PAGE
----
“Truth” and “False News”

As some readers know, I’ve never cared much for the word “truth,” largely because, these days, it has come to hold a moral and political certitude that goes far beyond facts and their accuracy. In fact, for most people, whether something is “true” depends more on their beliefs than upon any accuracy.

Most Trump voters believe that the tax cuts have benefitted them, and to some degree they did, but nearly 70% of the tax cuts went to the top 20% of American earners, and that doesn’t count the $437 billion in stock buy-backs, which raised stock prices, benefitting the well-off. Last year average CEO compensation rose 18%, while average worker compensation grew just two tenths of one percent. Even with tax cuts, most Trump supporters are falling behind economically, but the vast majority don’t see it. And with the annual federal deficit headed toward one trillion dollars, the best those Trump supporters can hope for from Social Security and Medicare and Medicaid is that they won’t be cut drastically.

So far, Trump is averaging five false statements every day, and some are blatantly and obviously false, such as denying the thousands of hurricane deaths in Puerto Rico or claiming that the refugee “convoy” headed to the U.S. is filled with Middle Eastern terrorists or that he can nullify the 14th amendment to the Constitution with an executive order [which even Paul Ryan declares is legally and Constitutionally impossible]. Does any of this register with firm Trump supporters? Of course not.

Nor do they doubt his claims that Hillary or Nancy Pelosi ought be locked up, despite the fact that while there’s evidence of a different political agenda and some incompetence, those aren’t crimes under current U.S. law, unlike failure to pay taxes, which just might be a problem for Trump.

On the other side, there’s far less distortion, but it’s still there. Cries about the “disaster” that Trump is creating with his increase of tariffs on Chinese goods haven’t yet come to pass… and probably won’t, except for possibly farmers and parts of the auto industry, simply because the Chinese import far less from us than we do from them, and they’re already running out of U.S. imports to tariff more, especially if they don’t want to throttle their own computer industry. In a similar vein, Trump apparently pushed through a more favorable NAFTA trade agreement with Canada and Mexico, but I don’t see much about that.

But with everyone holding to their own truths… the facts have long since been discarded by those who want to believe otherwise… and we’re all likely to lose as a result.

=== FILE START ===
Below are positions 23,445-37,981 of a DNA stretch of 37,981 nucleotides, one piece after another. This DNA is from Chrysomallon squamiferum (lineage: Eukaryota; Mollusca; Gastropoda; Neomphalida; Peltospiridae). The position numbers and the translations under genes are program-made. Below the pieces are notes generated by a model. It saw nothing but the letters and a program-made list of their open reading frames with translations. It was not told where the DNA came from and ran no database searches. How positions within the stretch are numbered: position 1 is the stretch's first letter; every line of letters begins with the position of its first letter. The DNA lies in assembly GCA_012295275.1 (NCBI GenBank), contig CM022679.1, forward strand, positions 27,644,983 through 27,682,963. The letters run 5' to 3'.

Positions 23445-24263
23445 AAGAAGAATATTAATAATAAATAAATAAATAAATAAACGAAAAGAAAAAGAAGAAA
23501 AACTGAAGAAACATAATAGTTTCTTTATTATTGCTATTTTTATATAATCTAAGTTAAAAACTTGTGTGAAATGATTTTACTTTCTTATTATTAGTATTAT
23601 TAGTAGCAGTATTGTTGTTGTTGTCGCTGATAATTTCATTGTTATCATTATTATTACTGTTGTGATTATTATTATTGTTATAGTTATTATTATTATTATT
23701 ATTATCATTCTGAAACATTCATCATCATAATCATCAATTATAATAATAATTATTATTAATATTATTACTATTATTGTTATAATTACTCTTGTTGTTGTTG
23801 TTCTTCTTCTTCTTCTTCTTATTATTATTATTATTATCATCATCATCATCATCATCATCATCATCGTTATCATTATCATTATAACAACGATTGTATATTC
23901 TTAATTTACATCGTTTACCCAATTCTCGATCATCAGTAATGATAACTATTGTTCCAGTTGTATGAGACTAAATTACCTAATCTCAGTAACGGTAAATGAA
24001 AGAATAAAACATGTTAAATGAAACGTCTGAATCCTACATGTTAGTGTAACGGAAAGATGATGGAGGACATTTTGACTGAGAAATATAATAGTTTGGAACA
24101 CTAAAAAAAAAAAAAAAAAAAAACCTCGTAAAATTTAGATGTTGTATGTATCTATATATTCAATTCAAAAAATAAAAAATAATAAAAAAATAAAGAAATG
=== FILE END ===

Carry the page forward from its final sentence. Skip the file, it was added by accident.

5 thoughts on ““Truth” and “False News””

  1. Tom says:

    The United States-Mexico-Canada Agreement, has now been endorsed by Mexico and Canada. The new trade agreement inhibits future trade deals with other countries, for Canada and Mexico, if the US does not agree to them. This is after Trump/US has unilaterally opted out of other international agreements/contracts. It is not just the US electorate that has been taken in by Trump.

  2. R. Hamilton says:

    Considering that the top 1% paid more income tax than the bottom 90%, any tax cut that isn’t entirely avoiding the top 1% will necessarily benefit them.

    Whether you redistribute massively or you don’t, either way, the middle class will not be much better off, because the rich can afford lots of accountants and tax lawyers and investment options that the middle class can’t.

    A considerably simplified tax code (like modified flat tax, which, despite the name, is still progressive) would take away that advantage. But it would also take away the bread and butter of lobbyists and politicians, so good luck with that.

  3. Tom says:

    A Pew Research Center analysis of IRS data from 2015, the most recent available, shows that taxpayers with incomes of $200,000 or more paid well over half (58.8%) of federal income taxes, though they accounted for only 4.5% of all returns filed (6.8% of all taxable returns). The top 1% paid only 37% of federal taxes.

    A flat tax is a flat tax. If this modified it cannot be a Flat tax. The top 1% would love a flat tax.

  4. Chris says:

    If there was a single deduction for subsistence, and the flat tax covered all income, capital gains, and inheritance equally I think a lot more people would support it.

  5. Tom says:

    A Flat Tax would be fine if all had the same gross income. Otherwise a Flat Tax constitutes a burden to those with a low income. 50% FT on 1M a year I can live on: a 50% FT on 100 000 a year – not.

    Is the concept of ‘subsistence” the same as Universal Basic Income? If so then that aims at doing away with poverty and does not address national income for support of society.

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